The Evergreen State College
Conflict Resolution Theory
How to write a book review?
Move from the general and the abstract to more specific detailed comments
about the book. You may want to start by situating the book in relation
to other writings by the same author, in relation to a contemporary political
event, or in relation to the existing body of literature on the issue that
the book addresses.
Summarize the general themes and arguments that the book presents. Quote
from the book -- especially if the style is noteworthy in some way. Summary
and paraphrase without direct quotes make for dull reading.
Concrete is better than abstract, exemplary is better than exhaustive:
it's better to discuss one or two specific examples, events, arguments
from the book in some depth than try to summarize its entire argument and
content. This is especially true for books that are collections of articles:
you won't "do justice" to the book by dutifully mentioning everyone's contribution,
if the result is a boring overview that no one but the authors will read.
Leave something for the reader. The review is not a surrogate for the book;
its chief function is to open the book for the reader. Don't give away
A review is not a book-report. Keep plot-summary (fact or fictional) to
minimum and keep it functional; always ask yourself why you are including
a description of this particular topic, theme etc. rather than any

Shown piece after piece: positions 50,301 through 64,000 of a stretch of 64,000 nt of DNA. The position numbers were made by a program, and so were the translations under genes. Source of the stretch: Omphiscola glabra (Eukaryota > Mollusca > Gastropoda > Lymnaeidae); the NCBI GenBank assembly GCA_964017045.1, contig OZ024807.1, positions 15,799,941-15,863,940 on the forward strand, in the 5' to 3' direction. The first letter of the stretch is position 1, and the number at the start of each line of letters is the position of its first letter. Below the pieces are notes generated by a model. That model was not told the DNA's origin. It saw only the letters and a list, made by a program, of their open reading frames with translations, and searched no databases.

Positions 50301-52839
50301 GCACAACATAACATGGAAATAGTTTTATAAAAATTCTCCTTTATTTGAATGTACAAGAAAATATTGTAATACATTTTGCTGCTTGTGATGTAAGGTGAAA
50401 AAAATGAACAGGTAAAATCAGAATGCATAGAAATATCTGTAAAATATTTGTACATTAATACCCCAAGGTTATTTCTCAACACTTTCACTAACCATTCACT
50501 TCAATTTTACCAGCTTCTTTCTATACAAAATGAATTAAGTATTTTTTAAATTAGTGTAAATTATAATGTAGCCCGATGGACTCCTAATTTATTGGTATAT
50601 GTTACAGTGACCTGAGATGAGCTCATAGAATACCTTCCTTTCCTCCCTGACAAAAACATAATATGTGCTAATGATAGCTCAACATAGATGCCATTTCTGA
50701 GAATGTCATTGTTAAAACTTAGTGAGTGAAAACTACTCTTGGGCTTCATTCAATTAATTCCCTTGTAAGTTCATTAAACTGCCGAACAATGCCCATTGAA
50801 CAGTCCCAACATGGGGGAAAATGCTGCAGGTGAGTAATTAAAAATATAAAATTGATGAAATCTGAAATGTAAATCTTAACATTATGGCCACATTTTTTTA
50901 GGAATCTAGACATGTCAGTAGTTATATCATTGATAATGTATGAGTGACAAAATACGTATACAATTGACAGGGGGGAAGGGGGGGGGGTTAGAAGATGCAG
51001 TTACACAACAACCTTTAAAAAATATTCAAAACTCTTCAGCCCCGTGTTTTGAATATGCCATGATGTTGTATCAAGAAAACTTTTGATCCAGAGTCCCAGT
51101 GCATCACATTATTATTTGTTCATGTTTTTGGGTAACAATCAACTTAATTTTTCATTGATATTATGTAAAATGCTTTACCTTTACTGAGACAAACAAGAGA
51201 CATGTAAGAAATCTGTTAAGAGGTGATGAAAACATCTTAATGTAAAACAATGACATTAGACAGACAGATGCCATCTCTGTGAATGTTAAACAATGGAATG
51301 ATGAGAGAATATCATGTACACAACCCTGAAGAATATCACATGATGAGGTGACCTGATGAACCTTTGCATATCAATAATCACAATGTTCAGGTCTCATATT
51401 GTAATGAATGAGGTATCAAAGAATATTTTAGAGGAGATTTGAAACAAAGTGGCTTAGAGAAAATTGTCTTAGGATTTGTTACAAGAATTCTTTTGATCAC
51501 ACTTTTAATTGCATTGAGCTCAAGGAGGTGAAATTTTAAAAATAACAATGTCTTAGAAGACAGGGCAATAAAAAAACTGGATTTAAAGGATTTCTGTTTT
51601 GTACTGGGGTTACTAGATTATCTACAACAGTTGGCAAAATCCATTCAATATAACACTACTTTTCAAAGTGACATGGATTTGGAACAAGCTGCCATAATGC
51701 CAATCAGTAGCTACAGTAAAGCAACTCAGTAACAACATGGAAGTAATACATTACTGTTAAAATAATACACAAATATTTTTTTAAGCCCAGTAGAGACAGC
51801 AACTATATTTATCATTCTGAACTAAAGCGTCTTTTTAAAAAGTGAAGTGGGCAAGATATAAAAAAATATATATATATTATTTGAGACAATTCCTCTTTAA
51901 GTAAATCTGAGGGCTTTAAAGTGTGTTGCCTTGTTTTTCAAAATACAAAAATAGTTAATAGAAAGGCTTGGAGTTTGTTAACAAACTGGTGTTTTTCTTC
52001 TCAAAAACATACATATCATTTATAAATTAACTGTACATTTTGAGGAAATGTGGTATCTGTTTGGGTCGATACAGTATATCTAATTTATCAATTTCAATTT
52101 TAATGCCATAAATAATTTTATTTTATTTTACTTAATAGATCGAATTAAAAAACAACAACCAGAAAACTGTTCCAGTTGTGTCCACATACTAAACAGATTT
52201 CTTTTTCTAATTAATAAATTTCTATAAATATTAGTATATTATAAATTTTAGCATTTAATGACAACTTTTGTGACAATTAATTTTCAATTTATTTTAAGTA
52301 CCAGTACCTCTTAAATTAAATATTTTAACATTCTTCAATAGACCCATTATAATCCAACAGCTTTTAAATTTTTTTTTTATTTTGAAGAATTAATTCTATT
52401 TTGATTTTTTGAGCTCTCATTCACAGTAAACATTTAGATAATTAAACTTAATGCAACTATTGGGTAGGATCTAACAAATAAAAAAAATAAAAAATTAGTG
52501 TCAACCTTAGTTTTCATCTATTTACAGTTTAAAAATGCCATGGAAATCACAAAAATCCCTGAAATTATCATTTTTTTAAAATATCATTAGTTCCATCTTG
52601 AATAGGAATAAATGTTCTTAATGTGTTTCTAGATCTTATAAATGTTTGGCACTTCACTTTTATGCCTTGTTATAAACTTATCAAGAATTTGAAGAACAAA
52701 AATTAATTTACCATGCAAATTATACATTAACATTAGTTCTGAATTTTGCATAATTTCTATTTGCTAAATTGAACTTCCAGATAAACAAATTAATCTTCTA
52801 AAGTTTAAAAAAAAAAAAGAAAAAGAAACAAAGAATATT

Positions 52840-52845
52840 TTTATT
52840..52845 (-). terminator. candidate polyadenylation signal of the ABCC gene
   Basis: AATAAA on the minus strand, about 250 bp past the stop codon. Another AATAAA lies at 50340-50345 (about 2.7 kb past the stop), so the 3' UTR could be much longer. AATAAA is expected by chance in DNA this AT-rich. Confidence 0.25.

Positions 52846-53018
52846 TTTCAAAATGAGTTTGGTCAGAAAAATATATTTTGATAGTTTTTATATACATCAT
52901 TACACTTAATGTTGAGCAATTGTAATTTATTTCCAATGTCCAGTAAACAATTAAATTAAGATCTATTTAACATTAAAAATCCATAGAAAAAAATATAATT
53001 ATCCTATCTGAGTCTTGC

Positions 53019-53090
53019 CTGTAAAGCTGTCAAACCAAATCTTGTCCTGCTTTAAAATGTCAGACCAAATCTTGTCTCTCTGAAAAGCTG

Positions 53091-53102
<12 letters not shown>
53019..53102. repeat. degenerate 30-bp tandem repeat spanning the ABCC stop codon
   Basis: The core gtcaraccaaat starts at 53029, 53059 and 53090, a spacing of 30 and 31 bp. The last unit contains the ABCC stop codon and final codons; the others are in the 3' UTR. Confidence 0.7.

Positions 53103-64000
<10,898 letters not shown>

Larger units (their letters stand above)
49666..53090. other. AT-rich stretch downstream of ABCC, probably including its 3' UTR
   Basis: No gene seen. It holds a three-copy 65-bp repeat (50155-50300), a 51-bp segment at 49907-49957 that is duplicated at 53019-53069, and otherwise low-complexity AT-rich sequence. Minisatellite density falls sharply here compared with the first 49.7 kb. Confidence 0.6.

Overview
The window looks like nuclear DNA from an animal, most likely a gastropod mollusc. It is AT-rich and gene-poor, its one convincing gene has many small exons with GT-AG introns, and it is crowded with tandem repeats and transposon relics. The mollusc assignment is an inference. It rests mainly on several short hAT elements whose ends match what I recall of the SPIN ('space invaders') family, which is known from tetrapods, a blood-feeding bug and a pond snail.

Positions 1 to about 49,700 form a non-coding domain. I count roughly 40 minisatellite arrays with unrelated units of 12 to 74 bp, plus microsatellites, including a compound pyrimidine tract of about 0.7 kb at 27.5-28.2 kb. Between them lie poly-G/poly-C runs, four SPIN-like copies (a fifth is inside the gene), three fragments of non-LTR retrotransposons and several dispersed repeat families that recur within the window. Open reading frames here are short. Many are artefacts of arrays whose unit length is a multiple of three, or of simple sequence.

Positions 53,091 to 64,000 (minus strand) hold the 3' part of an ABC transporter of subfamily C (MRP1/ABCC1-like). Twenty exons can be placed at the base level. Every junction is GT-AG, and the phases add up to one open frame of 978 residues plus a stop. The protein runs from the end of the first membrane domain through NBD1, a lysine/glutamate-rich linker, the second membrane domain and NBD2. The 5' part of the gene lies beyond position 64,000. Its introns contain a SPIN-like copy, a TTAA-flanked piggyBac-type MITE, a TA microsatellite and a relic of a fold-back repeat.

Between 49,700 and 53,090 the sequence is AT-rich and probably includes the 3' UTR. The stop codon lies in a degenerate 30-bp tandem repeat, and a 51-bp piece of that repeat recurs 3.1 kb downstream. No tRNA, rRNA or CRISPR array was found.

other. Tell the reader, directly or indirectly why it's there.
As for content -- point out both the strengths and the shortcomings of
the book. The balance between them depends on your reading of the book.
Don't be afraid of taking a clear stance on this matter, but tell the reader
exactly why you do or do not recommend the book.
Write to the space allotted. Don't think it's your task to convey every
thought that the book generated in you; convey the most important interesting
of those thoughts that will fit the word-length you've been given.
Be transparent. Your writing should be lively and convey your own voice;
but its purpose is to display the book, not your stylistic virtuosity.
A sentence or paragraph that has to be read twice to be intelligible doesn't
Think about your ending; it's the part the reader is likely to remember
the most. Don't restate what you already said; don't trot out cliches about
the book's subject. If you are really stuck with an ending, try using your
introduction and then write a new one.
Prepared by Simona Sharoni, February 1995
Return to course syllabus
Madeby: Simona Sharoni
Last modified: 7/5/2000